# Exercise 4: Influence of problem size in Jacobi2d

### Background

Carl Gustav Jacobi (1804-1851, see http://www-groups.dcs.st-and.ac.uk/`~`history/Mathematicians/Jacobi.html) gives his name to a particularly simple algorithm which is widely used in solving partial differential equations. For an example, see http://www.psc.edu/training/Drexel/Code_Development/Code_Development.html.

The idea is very simple indeed; here is a C implementation:

```    typedef double gridtype[MAXiDIM][MAXjDIM];
gridtype grid1;
gridtype grid2;
int it,i,j;
double onequarter = 1.0/4.0;

InitGrid(grid1, iDim, jDim);
InitGrid(grid2, iDim, jDim);

for (it=0; it<Niters; it+=1) {
for (i=1; i<iDim-1; ++i)
for (j=1; j<jDim-1; ++j)
grid2[i][j] = onequarter *
(grid1[i-1][j] + grid1[i+1][j] + grid1[i][j-1] + grid1[i][j+1]);
it++;
if (it >= Niters) break;

for (i=1; i<iDim-1; ++i)
for (j=1; j<jDim-1; ++j)
grid1[i][j] = onequarter *
(grid2[i-1][j] + grid2[i+1][j] + grid2[i][j-1] + grid2[i][j+1]);
}
#ifdef PRINT_GRID
/* the grid to print depends on whether Niters was odd or even */
PrintGrid(Niters%2==1 ? grid2 : grid1, iDim, jDim);
#endif
```
As you can see, the loop simply smooths the initial grid by replacing each element grid[i][j] with the average of its four neighbours, north, east, west and south. This is often called a ``four-point stencil''. Note that:
• Each iteration produces a new grid from an old grid.
• Instead of storing all the old grids, we generate grid2 from grid1, then reuse grid1 to store the next iterate, alternating.
• The grid region which is assigned to is smaller then the whole grid, by one cell in each direction. The boundary cells are read but never written.

## Compiling and running the Jacobi benchmark

You can find the source code in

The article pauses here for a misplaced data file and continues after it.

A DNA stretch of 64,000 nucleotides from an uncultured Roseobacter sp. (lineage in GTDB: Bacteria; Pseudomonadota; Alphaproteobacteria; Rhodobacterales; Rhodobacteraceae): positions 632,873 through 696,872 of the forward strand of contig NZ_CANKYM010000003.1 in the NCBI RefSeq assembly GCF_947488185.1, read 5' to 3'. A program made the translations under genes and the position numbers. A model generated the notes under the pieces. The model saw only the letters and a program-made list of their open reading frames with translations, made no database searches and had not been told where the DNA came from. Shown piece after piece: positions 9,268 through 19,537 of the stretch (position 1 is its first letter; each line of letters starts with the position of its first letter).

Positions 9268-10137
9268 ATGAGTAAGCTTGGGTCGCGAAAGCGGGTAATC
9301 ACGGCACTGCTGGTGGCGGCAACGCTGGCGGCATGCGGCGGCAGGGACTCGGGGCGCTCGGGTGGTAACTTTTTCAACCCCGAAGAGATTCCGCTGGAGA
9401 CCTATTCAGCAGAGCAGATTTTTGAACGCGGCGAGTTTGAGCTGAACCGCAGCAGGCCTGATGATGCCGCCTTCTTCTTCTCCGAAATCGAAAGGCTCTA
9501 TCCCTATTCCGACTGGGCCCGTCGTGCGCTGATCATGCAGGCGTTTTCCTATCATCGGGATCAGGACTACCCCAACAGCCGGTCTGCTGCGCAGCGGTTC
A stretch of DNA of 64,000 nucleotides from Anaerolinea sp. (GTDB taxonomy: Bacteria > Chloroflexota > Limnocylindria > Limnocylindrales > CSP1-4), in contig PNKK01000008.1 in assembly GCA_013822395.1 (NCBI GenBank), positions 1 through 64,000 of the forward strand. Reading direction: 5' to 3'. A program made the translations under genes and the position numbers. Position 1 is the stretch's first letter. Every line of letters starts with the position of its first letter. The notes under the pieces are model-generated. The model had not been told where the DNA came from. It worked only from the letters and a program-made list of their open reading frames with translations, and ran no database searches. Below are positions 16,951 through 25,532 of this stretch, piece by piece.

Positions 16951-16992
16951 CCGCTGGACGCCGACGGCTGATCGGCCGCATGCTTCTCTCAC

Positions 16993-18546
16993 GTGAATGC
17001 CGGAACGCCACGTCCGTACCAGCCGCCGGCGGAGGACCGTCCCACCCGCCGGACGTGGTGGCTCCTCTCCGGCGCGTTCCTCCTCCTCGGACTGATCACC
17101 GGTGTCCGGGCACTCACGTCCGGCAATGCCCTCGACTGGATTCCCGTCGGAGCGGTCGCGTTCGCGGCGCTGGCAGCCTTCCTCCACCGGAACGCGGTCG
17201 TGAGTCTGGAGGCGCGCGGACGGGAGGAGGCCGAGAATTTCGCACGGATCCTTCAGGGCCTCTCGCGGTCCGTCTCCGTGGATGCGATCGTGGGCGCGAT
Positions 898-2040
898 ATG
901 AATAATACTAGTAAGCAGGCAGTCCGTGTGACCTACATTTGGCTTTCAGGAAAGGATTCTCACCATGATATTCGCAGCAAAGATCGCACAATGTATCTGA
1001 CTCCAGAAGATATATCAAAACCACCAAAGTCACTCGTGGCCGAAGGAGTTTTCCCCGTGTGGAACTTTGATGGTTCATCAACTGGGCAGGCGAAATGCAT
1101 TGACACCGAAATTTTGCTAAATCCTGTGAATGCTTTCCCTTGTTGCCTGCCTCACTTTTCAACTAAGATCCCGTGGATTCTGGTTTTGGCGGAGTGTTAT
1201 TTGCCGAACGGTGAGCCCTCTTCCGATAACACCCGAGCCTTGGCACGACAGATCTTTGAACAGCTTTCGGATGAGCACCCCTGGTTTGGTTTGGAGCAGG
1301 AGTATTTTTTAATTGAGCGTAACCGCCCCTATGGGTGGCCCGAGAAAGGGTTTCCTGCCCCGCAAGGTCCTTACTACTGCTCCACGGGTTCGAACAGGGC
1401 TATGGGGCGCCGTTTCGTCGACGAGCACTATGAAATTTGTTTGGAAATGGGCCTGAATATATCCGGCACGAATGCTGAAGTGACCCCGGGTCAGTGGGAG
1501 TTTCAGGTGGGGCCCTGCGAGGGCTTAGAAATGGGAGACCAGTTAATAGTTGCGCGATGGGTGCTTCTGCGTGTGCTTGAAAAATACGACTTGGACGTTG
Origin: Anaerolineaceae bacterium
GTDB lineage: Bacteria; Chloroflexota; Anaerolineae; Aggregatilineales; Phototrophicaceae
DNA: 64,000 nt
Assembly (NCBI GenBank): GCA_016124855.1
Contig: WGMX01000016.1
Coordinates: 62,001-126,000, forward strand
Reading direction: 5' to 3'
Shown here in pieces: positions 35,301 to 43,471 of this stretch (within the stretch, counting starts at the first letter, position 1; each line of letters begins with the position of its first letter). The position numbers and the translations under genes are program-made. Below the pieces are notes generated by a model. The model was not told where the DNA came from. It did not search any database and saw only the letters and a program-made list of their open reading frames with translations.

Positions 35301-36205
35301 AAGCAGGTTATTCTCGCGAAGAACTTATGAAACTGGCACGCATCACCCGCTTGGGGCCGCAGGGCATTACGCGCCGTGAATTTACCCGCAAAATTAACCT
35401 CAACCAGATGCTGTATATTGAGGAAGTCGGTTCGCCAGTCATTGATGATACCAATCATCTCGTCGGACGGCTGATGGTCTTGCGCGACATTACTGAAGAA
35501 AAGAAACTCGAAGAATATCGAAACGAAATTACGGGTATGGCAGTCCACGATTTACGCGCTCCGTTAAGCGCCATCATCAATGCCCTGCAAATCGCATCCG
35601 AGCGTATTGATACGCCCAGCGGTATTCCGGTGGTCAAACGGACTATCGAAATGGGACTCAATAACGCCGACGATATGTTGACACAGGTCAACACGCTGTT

```/homes/phjk/ToyPrograms/C/Jacobi2d-2003/Jacobi2d.c
```
Copy this file to your own directory. You should compile the application using the the following command line:
```~phjk/gcc-3.0-x86/bin/gcc -O3 -DMAXiDIM=\$x -DMAXjDIM=\$x -o Jacobi2d Jacobi2d.c
```
where `\$x` is a shell variable set to the array size to be used. Good values lie in the range 500-5000. Now run the application as follows:
```./Jacobi2d \$x \$x 100
```
Here the value 100 is the number of iterations of the Jacobi sweep to be repeated. Choose this value to keep the elapsed time under control while ensuring the times are large enough to measure reliably - at least 1 second.

For `\$x`=1000 the program produces output like this:

```MAXiDIM 1000 MAXjDIM 1000 sweepi 1000 sweepj 1000 Niters 100 time 2970000 mflops 134.000000
After 100 iterations, sumcheck: 2.4389163277941414e+04
```
This shows that the loop ran at 134 MFLOPs (floating-point operations per second) on this machine (assuming 4 floating-point operations per loop iteration).

## What to do

Your job is to characterise the behaviour of the Jacobi program, and study how the performance varies with array size.
1. Choose a linux machine on the DoC network1 and measure the performance of the Jacobi2d loop in MFLOPs for problem size 1024.

Note that you need to recompile the application for each problem size so that the arrays are declared with the right dimensions.

Try to make sure no other processes are active as they will interfere with your results. How many times do you need to repeat your experiments to get a reliable result?

2. Plot a graph that shows how the performance, in MFLOPs, for Jacobi2d varies with problem size, and explain the result. Start by looking at problems in the range 1020-1030.

## Tools and tips

### Running the experiments

To do this you need to write a shell script. You might find the following Bash script useful:

```#!/bin/bash -f

echo > results

for ((x=1010; x <= 1030 ; x++))
do
echo Size \$x:
~phjk/gcc-3.0-x86/bin/gcc -O3 -DMAXiDIM=\$x -DMAXjDIM=\$x -o Jacobi2d Jacobi2d.c
./Jacobi2d \$x \$x 100 >> results
done
```
The output is delivered to the file ``results''. You can find this script in
```~phjk/ToyPrograms/C/Jacobi2d-2003/scripts/Jacobi2d-script.sh
```

### Producing a table

You need to convert the ``results'' file to a neat table of problem size against performance. Try:

```grep MAXiDIM results | awk '{print \$2, \$14}' > table
```
This selects the results lines (not the sumcheck lines), then selects columns 2 and 14. The output is sent to the file ``table''.

### Plotting a graph

Try using the gnuplot program. Type ``gnuplot''. Then, at its prompt type:

```plot 'table' with linespoints
```

Paul Kelly, Imperial College London, 2003

#### Footnotes

... network1
See https://www.doc.ic.ac.uk/csg/computers/.